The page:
Monday, May 28, 2007
I've been plagued for ages over whether 'God' exists or not, and I still haven't reached a conclusion.
Let me begin by saying that I have lost faith in religion. Why? Well, because they all proclaim to be all knowing, and that's not possible, are contradictory to each other(and why should someone's faith be better that another's?), and more importantly, opposed to science. My conclusion, also, is that religion is basically man made, an effort to make things convenient for himself (reflected by the fact that most ancient religions discriminate against women, and there's no way I'm believing that's god's word). So that's that.
But religion and God, as anybody rational would point out, are two entirely different things.
So, ask cynics and scientists, where's the proof?
The most common response to this is that, look around you, marvel at the immensity of the wonders that science too has not been able to decipher, and then tell me, how can there not be a God?
It is a disconcerting question.
I mean, a universe of laws, all right. But such order, symmetry, synchronization, how can it be mere coincidence. I mean, it's hardly 'mere', is it?
But skeptics definitely have a point, there's no way to prove it, or disprove it for that matter. But then, actually, scientific laws too can never be proved, as our science textbook states, they can only ever be verified!

Isn't it strange that all languages have a word for 'God'? That invariably similar faiths developed all over the world, independent of each other?
An attempt to explain away the unknown through divinity, some would say. Perhaps.

The only way you have is to believe, for reason can never pave the path to God, said a quote. But I am unwilling to surrender all logic. A book I recently read said that you don't need to surrender logic, you just need to choose- from a tale where a higher power presides, and another that is full of coincidences, probabilities, and the like, and pointed out, too, that as niether can be proved, surely the former is the better tale.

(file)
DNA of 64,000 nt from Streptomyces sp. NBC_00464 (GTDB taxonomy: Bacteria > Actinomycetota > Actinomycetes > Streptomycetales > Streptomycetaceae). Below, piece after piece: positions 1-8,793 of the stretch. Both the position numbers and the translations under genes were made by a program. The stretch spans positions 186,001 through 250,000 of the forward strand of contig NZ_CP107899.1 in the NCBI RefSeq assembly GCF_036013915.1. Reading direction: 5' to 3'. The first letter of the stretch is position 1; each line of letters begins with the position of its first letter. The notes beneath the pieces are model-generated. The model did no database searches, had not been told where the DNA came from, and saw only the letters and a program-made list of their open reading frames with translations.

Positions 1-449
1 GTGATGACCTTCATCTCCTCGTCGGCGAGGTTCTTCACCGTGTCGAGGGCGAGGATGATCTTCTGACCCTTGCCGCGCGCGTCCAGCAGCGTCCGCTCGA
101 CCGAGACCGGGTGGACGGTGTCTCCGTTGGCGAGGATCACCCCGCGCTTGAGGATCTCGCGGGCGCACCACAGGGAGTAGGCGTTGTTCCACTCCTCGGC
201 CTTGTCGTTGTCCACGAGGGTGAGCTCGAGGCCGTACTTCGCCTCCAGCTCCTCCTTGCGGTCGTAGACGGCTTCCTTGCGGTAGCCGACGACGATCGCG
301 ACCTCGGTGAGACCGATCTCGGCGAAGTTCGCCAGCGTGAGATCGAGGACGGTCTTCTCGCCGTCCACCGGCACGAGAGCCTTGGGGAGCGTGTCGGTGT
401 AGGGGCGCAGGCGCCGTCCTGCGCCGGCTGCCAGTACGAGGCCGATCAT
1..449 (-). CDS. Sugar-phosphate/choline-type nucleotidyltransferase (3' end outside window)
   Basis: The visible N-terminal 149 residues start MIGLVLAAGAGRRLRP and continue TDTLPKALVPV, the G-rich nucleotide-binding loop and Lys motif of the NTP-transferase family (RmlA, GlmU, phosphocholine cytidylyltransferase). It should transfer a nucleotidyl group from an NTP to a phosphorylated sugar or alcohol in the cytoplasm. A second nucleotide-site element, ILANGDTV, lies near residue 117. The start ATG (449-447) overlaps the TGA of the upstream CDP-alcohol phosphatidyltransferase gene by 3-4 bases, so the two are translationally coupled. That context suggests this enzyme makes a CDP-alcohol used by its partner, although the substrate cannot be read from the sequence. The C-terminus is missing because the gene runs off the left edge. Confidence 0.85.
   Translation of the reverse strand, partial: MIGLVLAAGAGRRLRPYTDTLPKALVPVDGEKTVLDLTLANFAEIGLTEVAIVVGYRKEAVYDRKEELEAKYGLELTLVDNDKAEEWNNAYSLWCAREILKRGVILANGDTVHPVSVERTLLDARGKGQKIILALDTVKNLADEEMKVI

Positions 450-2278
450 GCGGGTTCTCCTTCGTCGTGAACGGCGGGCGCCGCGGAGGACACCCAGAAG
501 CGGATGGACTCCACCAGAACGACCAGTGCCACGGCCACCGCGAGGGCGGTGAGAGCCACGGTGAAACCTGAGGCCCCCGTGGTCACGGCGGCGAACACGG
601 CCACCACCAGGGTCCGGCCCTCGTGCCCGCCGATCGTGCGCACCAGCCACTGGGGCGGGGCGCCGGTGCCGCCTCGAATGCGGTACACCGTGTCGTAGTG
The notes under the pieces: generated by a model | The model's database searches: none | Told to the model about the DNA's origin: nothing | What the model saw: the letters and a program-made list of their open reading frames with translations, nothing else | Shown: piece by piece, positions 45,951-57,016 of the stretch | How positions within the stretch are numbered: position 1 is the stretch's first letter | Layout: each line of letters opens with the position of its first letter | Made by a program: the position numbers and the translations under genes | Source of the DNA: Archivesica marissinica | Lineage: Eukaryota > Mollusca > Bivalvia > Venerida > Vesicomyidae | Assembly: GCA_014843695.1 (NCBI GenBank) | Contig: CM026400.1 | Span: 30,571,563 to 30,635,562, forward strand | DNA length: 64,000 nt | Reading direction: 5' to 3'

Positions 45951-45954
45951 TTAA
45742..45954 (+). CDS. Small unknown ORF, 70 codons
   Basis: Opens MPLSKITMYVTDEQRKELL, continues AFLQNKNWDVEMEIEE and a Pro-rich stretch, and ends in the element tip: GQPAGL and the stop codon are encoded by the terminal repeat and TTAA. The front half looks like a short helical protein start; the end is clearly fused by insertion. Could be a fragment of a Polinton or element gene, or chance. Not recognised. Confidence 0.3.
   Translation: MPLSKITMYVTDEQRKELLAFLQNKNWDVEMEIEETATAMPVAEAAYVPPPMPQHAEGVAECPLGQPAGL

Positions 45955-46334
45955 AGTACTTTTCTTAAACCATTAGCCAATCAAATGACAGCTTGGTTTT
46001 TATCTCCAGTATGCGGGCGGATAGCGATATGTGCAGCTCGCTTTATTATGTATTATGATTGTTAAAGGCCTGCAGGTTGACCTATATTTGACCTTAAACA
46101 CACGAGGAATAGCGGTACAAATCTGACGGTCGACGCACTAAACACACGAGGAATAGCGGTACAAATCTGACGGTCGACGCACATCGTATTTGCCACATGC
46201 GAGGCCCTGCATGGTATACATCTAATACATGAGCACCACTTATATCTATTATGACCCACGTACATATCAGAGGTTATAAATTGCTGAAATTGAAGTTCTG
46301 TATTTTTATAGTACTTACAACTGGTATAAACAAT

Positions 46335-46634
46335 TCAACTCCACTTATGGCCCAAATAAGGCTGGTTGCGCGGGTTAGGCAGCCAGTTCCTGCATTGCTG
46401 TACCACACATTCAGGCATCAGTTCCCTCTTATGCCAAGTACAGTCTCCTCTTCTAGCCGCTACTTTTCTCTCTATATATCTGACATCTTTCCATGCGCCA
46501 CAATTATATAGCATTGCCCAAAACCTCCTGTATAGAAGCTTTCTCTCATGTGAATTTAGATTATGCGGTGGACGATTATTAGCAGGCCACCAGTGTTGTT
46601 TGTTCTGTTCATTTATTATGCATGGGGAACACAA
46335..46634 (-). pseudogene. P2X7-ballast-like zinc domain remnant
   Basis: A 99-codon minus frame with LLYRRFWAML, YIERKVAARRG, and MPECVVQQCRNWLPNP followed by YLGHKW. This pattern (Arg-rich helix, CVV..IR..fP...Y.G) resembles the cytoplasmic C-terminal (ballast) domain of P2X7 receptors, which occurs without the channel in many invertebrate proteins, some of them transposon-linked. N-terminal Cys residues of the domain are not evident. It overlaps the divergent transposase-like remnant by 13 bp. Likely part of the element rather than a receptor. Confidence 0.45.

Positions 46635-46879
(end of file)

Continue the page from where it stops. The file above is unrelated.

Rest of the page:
The question, obviously, is that, is it just that- a tale?
posted by Clezevra @ 3:56 AM  
  • At May 28, 2007 at 4:36 AM, Blogger boojam said…

    Yes, they are all tales. Great big, convoluted, complicated, manipulistic, sometimes mysogenistic and hypocritical tales. But the thing is that they are great for teaching the basic principals. Trouble is once your in that far, 'they' have their teeth into you and you're trapped. Anyway you asked me what the result was, with the cross country team. They just did well, that's all. But we had fun!

  • At May 30, 2007 at 5:05 AM, Blogger Safdar -- veil-unmasked. said…

    just a few pointers.
    a-- no religion was essentially anti-female. its jus that as they come down the years, the forms get changed, the words changed, the interpretations change. hence, the religions we have now are very, very different from what they were conceived to be.

    b-- god's a funny subject. its more like whn uluk arnd u. the magnanimity of the intricacies in the world surprise u. u definitely feel like sumthin controls it all. maybe laws, maybe anything, but we prefer to give thema humane touch and call it god. maybe he does exist, but maybe not in the form we give him. we humans don't particularly like scientific names. maybe god is just a way to un-scientify wats abuv all.

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